Thursday, June 22, 2017

What did Trump do today?

He finally--sort of--admitted that his May 12 threat of "tapes" of James Comey's conversation with him was a lie.

In two tweets this morning, Trump claimed that he had made no recordings of his meetings with the former FBI director, whom he fired in order to stall the Russia investigation. The somewhat lawyerly phrasing of the tweets leaves open the possibility that someone other than Trump might have pressed a record button and kept custody of the results. The admission, made under the threat of Congressional subpoena, ends (for now) six weeks of Trump taunting the press over whether and when he'd explain himself.

The most charitable explanation for the bizarre situation was offered by Trump surrogate Newt Gingrich. As Gingrich explained it, Trump's tape threat was simply a failed bluff, and that he genuinely believed he could rattle Comey into making less specific and damning statements. It was later reported that Comey had decided immediately after leaving his first meeting with Trump to make meticulous notes of each encounter, for fear that Trump would lie about the substance of their meetings.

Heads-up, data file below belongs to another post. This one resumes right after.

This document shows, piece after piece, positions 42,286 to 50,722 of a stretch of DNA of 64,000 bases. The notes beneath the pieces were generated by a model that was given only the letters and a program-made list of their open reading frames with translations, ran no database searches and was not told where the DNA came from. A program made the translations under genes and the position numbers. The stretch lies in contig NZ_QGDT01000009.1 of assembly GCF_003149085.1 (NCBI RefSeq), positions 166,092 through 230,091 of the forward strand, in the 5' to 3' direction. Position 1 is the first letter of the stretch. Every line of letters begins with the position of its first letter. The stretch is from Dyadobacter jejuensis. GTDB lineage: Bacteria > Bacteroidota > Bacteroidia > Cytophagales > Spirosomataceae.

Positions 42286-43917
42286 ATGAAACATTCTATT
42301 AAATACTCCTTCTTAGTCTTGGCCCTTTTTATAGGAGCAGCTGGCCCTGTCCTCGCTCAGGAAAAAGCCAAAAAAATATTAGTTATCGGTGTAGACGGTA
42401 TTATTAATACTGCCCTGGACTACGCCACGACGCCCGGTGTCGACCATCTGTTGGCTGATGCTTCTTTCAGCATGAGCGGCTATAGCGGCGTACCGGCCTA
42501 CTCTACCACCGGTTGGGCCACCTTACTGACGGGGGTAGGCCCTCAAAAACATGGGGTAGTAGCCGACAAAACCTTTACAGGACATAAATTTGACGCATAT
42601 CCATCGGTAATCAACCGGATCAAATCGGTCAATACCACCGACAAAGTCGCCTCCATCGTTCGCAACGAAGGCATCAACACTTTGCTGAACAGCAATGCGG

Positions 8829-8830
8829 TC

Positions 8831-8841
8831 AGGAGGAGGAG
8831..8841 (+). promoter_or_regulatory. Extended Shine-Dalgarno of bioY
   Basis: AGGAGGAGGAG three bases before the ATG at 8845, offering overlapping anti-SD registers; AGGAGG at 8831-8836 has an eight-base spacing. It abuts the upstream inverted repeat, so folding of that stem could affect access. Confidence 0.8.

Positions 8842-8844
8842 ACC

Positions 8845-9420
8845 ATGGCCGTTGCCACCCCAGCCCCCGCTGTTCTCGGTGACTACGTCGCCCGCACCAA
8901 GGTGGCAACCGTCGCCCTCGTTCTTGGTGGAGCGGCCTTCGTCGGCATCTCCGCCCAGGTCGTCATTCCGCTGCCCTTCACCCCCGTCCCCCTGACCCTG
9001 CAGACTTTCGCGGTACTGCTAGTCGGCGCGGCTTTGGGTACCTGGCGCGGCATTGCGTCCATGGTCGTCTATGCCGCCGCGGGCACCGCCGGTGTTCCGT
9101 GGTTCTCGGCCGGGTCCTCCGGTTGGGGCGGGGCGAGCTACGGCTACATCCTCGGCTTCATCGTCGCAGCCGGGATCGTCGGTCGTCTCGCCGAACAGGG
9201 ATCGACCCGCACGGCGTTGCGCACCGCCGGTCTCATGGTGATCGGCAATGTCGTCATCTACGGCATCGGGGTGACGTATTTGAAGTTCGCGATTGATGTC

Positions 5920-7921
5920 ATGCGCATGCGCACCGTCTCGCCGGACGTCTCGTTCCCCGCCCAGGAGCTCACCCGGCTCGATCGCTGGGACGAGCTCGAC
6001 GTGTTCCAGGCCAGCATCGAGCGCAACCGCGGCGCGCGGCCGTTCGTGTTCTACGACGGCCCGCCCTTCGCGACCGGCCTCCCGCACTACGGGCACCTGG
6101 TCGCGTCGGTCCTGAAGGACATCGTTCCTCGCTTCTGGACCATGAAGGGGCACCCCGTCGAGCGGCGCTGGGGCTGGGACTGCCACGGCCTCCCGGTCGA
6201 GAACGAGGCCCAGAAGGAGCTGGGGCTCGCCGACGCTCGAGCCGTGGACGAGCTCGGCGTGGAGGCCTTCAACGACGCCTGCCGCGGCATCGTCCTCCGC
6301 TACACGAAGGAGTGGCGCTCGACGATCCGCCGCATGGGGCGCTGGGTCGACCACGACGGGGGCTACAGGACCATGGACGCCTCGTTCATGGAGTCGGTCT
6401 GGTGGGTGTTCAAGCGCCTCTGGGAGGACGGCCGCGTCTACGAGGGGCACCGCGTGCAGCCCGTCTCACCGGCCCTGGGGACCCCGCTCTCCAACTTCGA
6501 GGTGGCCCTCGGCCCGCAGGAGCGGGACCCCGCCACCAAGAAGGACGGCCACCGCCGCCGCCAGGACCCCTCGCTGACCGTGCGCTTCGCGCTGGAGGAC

Effectively endorsing the "bluff" theory, Trump later gave his efforts a positive spin, calling them "not very stupid."

Why should this bother anyone?

  • It's bad if a president can't be trusted to answer simple questions of obvious public import in less than six weeks without threat of subpoena. 
  • Given how much of an embarrassment and legal threat has arisen from this, if it was a bluff, "not very stupid" is probably too charitable.
  • It probably wasn't a bluff.